"Who wants to party with Madonna today?" asks the critic for England's Telegraph. "She looks exhausted and unhappy and MDNA leaves me feeling the same. It's not that a woman of 50 has no right to be on the dance floor. I'm all for that. But a woman who's putting so much visibly desperate energy into looking and sounding like a teenager is missing the point of pop, of parties … of life. The horribly cliched lyrics to these unoriginal disco 'n' dubstep numbers hint at the more alarming idea that Madonna still thinks like a teenager. Hearing that her idea of romance is giving a lover the password to her phone makes me wonder if she's botoxed her brain."

One thing most critics agree on: the album is much better than its first two singles, "Girl Gone Wild" and "Give Me All Your Luvin'," would have suggested.

"The opening song on her 12th studio album is so disheartening," says the BBC's reviewer. "It's a fairly charmless genero-banger called 'Girls Gone Wild' on which this 53-year-old mother-of-four trills: 'You got me in the zone / DJ play my favourite song.' MDNA picks up as soon as it finishes... There's no denying MDNA delivers thrills. In true Ciccone fashion, club pop pounders like 'Some Girls,' 'Love Spent' and 'Turn Up the Radio' seem to push a bit harder than the competition — that last one's got a drop like an open manhole. MDNA also has something the last two Madge albums lacked: ballads, both of which are quite lovely... It's got its faults, but MDNA isn't just a good pop album, it's a good Madonna album too."

The Chicago Sun-Times also encouraged readers to overlook the teaser tracks. "MDNA is also significantly better than we've been led to believe," wrote Thomas Conner. "The bright but banal Super Bowl performance, the string of surprisingly weak singles preceding the full-length, her directorial film debut ("W.E.") — you'd be forgiven a healthy fear that Madge has spread herself too thin for the sake of satisfying the latest line item in her pioneering, $120 million deal with Live Nation announced in 2007... The selection of singles has been confounding... MDNA, though, despite a rough start, is a revved-up emotional roller coaster full of pop both sunny and bleak, all of it squarely engineered for the dance floor... MDNA is a trip worth taking."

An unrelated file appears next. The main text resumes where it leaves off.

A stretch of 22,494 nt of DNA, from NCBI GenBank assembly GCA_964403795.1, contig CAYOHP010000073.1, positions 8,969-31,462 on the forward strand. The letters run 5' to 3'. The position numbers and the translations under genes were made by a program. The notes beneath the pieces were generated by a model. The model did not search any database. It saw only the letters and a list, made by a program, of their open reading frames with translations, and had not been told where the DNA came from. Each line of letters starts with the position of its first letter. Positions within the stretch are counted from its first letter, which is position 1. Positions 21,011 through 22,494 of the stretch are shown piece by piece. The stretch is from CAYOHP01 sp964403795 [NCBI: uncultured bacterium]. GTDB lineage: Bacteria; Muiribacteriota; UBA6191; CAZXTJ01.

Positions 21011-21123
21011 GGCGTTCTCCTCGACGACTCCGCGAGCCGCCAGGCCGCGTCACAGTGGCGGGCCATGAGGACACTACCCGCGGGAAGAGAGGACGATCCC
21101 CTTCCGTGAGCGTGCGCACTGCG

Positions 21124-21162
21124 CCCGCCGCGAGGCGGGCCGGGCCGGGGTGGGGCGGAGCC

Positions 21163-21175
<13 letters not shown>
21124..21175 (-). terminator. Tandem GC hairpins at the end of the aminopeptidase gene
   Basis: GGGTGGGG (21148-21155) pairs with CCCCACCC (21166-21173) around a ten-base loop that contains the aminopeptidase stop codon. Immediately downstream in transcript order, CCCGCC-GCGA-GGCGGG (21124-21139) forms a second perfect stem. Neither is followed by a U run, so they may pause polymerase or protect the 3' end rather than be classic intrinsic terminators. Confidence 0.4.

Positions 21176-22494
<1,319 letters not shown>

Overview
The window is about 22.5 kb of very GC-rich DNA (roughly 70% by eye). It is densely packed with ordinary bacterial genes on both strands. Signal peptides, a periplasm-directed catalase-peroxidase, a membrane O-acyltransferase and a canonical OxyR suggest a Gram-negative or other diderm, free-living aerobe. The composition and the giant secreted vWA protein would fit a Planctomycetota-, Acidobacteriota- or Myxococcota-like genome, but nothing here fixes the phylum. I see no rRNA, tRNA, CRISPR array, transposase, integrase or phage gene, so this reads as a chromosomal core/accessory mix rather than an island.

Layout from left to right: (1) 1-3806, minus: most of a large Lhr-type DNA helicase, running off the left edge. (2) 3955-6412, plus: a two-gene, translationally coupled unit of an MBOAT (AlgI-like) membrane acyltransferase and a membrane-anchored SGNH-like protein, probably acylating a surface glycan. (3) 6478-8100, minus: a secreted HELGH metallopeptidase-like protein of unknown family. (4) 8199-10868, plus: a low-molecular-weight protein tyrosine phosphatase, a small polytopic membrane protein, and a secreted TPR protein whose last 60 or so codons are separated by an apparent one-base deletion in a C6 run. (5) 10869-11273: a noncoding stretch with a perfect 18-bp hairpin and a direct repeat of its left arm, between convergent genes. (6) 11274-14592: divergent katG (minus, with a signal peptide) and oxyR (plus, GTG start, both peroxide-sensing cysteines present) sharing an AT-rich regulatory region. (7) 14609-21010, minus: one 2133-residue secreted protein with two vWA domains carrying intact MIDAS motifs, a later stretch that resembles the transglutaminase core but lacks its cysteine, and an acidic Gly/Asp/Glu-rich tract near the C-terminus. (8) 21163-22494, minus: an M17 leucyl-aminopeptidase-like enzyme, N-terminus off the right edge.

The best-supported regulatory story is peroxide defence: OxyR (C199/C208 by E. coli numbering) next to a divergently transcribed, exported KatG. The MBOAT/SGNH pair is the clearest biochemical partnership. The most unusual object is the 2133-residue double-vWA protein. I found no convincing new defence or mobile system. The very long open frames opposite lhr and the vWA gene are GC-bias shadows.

A mixed three-star review from London's Guardian also pressed the ignore-the-singles point. "If you'd only heard the singles from MDNA you'd mistakenly think it was as much of a dud as its predecessor, 2008's Hard Candy. 'Girl Gone Wild' and 'Give Me All Your Luvin'' are clumsy rave-pop, a style so effective at erasing Madonna's personality that during 'I'm Addicted' she's reduced to chanting the album title in a bid to be heard above the clattering drums... Yet the more relaxed, less stentorian tracks sparkle. 'Turn Up the Radio' is the kind of giddy, live-for-the-moment tune that made everyone fall for her in the first place... And the final stretch, all of it co-produced by her most longstanding and sympathetic collaborator, William Orbit, sounds as if it's been borrowed from an entirely different and much better project."